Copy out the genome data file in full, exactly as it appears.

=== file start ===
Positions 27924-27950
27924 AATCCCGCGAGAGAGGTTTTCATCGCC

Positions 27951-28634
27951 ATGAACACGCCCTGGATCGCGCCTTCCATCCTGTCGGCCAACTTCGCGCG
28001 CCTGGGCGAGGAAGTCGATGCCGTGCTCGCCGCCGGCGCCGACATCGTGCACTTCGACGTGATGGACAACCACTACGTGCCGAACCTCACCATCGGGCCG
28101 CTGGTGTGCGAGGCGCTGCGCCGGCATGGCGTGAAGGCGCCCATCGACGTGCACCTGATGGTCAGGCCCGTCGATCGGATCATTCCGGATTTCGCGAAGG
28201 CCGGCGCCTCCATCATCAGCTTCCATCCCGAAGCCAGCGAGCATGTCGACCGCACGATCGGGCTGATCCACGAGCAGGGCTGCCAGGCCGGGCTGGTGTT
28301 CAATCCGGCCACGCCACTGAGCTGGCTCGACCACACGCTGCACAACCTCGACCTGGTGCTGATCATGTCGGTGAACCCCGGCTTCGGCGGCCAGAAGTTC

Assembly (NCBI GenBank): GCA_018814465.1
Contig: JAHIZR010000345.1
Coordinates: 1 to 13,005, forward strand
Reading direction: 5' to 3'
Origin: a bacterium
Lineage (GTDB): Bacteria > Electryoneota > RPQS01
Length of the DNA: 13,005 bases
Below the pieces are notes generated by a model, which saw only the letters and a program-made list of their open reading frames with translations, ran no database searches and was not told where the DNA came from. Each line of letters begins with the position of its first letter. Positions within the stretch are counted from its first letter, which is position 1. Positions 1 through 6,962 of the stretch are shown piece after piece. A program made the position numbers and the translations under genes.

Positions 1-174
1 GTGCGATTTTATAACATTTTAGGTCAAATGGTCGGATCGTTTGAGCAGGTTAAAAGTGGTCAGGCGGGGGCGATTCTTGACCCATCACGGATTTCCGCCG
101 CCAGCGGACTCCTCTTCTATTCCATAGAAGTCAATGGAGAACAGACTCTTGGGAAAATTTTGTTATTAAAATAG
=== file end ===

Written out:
Positions 27924-27950
27924 AATCCCGCGAGAGAGGTTTTCATCGCC

Positions 27951-28634
27951 ATGAACACGCCCTGGATCGCGCCTTCCATCCTGTCGGCCAACTTCGCGCG
28001 CCTGGGCGAGGAAGTCGATGCCGTGCTCGCCGCCGGCGCCGACATCGTGCACTTCGACGTGATGGACAACCACTACGTGCCGAACCTCACCATCGGGCCG
28101 CTGGTGTGCGAGGCGCTGCGCCGGCATGGCGTGAAGGCGCCCATCGACGTGCACCTGATGGTCAGGCCCGTCGATCGGATCATTCCGGATTTCGCGAAGG
28201 CCGGCGCCTCCATCATCAGCTTCCATCCCGAAGCCAGCGAGCATGTCGACCGCACGATCGGGCTGATCCACGAGCAGGGCTGCCAGGCCGGGCTGGTGTT
28301 CAATCCGGCCACGCCACTGAGCTGGCTCGACCACACGCTGCACAACCTCGACCTGGTGCTGATCATGTCGGTGAACCCCGGCTTCGGCGGCCAGAAGTTC

Assembly (NCBI GenBank): GCA_018814465.1
Contig: JAHIZR010000345.1
Coordinates: 1 to 13,005, forward strand
Reading direction: 5' to 3'
Origin: a bacterium
Lineage (GTDB): Bacteria > Electryoneota > RPQS01
Length of the DNA: 13,005 bases
Below the pieces are notes generated by a model, which saw only the letters and a program-made list of their open reading frames with translations, ran no database searches and was not told where the DNA came from. Each line of letters begins with the position of its first letter. Positions within the stretch are counted from its first letter, which is position 1. Positions 1 through 6,962 of the stretch are shown piece after piece. A program made the position numbers and the translations under genes.

Positions 1-174
1 GTGCGATTTTATAACATTTTAGGTCAAATGGTCGGATCGTTTGAGCAGGTTAAAAGTGGTCAGGCGGGGGCGATTCTTGACCCATCACGGATTTCCGCCG
101 CCAGCGGACTCCTCTTCTATTCCATAGAAGTCAATGGAGAACAGACTCTTGGGAAAATTTTGTTATTAAAATAG